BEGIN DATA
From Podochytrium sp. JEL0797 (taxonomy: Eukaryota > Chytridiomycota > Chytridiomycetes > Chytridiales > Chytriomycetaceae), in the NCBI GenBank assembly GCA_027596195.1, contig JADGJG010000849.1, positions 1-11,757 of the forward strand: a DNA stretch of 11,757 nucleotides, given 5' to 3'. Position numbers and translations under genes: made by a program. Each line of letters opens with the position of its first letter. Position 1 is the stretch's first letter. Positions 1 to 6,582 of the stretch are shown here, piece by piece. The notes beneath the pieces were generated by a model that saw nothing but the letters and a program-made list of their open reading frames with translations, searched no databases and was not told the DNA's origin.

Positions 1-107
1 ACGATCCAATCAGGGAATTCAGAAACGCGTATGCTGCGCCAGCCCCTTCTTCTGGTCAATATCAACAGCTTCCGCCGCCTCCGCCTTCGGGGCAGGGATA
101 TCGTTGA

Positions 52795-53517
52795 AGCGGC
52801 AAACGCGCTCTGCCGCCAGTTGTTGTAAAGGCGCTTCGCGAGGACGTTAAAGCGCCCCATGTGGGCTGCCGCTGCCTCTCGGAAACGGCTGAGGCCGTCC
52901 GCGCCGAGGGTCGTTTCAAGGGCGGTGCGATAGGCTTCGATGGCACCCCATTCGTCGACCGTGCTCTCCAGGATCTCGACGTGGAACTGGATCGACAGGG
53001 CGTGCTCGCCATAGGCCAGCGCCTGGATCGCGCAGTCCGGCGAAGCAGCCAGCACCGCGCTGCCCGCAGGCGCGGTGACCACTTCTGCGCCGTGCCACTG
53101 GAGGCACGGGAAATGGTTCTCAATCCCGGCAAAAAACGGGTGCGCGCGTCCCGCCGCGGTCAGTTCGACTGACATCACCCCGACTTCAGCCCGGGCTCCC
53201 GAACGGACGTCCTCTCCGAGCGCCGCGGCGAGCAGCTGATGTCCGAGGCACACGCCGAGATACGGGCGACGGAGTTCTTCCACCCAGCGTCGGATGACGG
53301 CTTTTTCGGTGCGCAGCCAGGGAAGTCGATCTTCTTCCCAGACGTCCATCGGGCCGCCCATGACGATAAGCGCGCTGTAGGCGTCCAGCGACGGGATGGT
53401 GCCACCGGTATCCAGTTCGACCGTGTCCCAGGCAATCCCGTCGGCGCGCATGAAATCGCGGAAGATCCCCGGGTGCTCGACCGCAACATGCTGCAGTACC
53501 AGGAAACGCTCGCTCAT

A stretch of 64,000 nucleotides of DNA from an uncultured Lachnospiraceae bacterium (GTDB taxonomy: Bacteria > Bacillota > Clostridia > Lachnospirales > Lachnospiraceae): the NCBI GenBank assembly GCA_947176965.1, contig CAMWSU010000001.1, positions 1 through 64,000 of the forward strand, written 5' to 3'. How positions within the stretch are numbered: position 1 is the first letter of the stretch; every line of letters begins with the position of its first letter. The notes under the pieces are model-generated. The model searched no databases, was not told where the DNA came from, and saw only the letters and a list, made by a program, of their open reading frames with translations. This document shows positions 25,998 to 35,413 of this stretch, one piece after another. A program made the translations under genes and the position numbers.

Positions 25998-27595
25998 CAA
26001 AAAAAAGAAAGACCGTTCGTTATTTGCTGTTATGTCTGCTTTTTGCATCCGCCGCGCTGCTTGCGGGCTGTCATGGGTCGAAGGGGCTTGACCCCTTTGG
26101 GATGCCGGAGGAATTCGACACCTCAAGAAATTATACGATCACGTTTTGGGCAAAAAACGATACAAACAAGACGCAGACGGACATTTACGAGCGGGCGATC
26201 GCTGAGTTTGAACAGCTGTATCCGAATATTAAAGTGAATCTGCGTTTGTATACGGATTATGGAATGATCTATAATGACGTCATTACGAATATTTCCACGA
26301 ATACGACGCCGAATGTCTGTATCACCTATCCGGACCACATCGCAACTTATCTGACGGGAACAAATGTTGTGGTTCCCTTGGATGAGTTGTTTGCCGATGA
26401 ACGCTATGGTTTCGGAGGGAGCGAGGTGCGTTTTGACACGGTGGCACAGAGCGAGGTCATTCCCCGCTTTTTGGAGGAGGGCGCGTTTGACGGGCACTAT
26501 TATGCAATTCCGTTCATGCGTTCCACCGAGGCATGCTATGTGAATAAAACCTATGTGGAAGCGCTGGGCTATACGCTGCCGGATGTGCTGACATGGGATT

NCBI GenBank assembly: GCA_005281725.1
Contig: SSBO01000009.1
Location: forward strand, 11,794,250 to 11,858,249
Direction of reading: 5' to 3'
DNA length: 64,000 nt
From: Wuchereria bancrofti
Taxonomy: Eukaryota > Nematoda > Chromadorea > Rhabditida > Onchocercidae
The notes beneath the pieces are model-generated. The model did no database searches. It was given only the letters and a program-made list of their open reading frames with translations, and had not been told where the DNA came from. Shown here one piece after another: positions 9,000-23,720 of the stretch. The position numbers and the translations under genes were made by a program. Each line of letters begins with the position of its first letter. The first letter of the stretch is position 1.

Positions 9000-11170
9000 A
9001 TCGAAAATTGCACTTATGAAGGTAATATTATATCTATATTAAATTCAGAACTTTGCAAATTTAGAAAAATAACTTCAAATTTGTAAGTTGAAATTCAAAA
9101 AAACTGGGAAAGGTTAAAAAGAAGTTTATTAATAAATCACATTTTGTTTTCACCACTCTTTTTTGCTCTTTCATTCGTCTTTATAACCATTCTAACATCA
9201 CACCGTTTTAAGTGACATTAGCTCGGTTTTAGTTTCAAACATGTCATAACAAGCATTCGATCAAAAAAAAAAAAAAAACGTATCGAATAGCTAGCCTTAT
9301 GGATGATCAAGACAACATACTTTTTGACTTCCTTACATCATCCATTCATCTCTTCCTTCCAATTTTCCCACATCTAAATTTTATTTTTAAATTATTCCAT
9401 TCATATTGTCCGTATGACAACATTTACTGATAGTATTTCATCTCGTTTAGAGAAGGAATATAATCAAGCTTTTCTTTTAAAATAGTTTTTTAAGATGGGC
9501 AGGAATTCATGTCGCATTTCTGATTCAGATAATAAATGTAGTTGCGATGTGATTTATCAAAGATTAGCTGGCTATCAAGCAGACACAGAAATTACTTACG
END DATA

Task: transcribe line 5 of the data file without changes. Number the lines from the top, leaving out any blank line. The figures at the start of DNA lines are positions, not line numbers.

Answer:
Positions 52795-53517